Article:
Table 1 c Log P, solubility and stability of selected compounds Structure
c Log P
Stabilityc (%) Human liver mic.
O N H
106 ± 7
70 ± 1
98 ± 14
69 ± 5
98 ± 3
57 ± 21
69 ± 29
2.1 ± 0.5
97 ± 8
69 ± 2
77 ± 2
60 ± 4
O N H
Chicken liver mic.
O O N H F F
O N H
O N H
O N H
1.2 ± 0.5
2.7 ± 0.8
105 ± 9
94 ± 4
91 ± 6
53 ± 2
73 ± 1
24 ± 2
101 ± 4
94 ± 2
96 ± 5
96 ± 3
101 ± 5
5.4 ± 0.1
119 ± 15
89 ± 15
N H a
O N H
Base form. In sodium phosphate buffer (0.1 M pH 7.4). c Percent of compound (1 lM) remaining after 30 min incubation with human or chicken liver microsomes (1 mg/mL) at 37 °C with or without NADPH generating system. Results are average ± standard deviation (n = 3). b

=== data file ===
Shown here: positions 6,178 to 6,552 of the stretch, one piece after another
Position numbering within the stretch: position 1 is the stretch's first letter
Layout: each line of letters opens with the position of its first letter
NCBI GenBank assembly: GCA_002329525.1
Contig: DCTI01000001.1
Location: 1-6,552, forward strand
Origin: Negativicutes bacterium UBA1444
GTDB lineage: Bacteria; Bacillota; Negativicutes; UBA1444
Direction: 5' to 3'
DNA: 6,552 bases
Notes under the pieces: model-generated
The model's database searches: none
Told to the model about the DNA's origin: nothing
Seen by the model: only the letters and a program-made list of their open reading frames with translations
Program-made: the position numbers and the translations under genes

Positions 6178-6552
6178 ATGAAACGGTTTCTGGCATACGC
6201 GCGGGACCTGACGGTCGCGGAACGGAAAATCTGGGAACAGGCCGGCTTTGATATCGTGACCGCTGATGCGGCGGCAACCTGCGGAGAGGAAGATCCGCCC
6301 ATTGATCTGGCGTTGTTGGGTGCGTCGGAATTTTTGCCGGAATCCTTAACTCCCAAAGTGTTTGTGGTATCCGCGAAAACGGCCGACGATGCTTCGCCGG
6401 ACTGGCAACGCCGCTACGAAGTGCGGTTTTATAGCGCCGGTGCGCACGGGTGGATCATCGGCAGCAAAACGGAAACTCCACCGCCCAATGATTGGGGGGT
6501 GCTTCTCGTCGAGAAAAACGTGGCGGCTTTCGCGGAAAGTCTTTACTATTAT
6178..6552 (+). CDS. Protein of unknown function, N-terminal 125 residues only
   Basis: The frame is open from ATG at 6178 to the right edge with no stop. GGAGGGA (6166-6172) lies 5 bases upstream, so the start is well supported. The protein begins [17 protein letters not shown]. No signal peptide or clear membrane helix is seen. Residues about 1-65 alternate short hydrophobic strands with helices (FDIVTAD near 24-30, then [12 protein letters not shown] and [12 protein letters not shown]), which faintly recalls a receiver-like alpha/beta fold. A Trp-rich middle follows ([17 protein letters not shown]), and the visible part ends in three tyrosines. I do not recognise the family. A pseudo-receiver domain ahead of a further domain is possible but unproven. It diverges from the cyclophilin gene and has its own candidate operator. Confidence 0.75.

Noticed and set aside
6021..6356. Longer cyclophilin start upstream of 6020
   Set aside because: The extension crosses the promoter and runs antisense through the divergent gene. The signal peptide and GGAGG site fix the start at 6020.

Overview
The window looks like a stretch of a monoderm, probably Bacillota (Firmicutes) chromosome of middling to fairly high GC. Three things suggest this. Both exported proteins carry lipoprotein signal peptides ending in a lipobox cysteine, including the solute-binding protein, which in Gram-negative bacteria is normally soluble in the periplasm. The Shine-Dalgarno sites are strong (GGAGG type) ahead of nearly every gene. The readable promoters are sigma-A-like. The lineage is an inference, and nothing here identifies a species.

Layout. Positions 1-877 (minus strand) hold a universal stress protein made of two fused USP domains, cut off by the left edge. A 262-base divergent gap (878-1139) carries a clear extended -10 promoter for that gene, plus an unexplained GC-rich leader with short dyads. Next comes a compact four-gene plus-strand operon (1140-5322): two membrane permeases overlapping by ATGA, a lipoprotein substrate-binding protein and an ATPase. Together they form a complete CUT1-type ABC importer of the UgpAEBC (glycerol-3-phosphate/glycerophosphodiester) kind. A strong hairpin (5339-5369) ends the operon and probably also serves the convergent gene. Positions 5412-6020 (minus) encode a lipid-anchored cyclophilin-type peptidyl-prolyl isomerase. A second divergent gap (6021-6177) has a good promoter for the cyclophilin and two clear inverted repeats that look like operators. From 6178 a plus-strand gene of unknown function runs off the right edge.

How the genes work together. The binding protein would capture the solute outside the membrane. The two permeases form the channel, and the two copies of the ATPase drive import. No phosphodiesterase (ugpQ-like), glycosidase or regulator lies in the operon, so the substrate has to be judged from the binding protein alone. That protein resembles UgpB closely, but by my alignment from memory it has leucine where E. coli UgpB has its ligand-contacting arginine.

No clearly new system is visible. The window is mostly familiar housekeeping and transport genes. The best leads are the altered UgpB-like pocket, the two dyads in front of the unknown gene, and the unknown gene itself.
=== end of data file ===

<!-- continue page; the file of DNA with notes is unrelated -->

D. S. Shihadih et al. / Bioorg. Med. Chem. Lett. 25 (2015) 276–279
have suitable physical properties, and are metabolically stable in chicken liver microsomes, making them suitable for future use in chicken models of disease. Acknowledgments This work was supported in part by NIEHS grant ES02710 and NIEHS Superfund grant P42 ES04699. The content is solely the responsibility of the authors and does not necessarily represent the ofﬁcial views of the National Institutes of Health. The authors want to thank Dr Huaijun Zhou for the gift of chicken liver. Supplementary data
Figure 4. Displacement curve of chxEH–ACPU complex with EH inhibitor #1471. [I] are shown in log scale.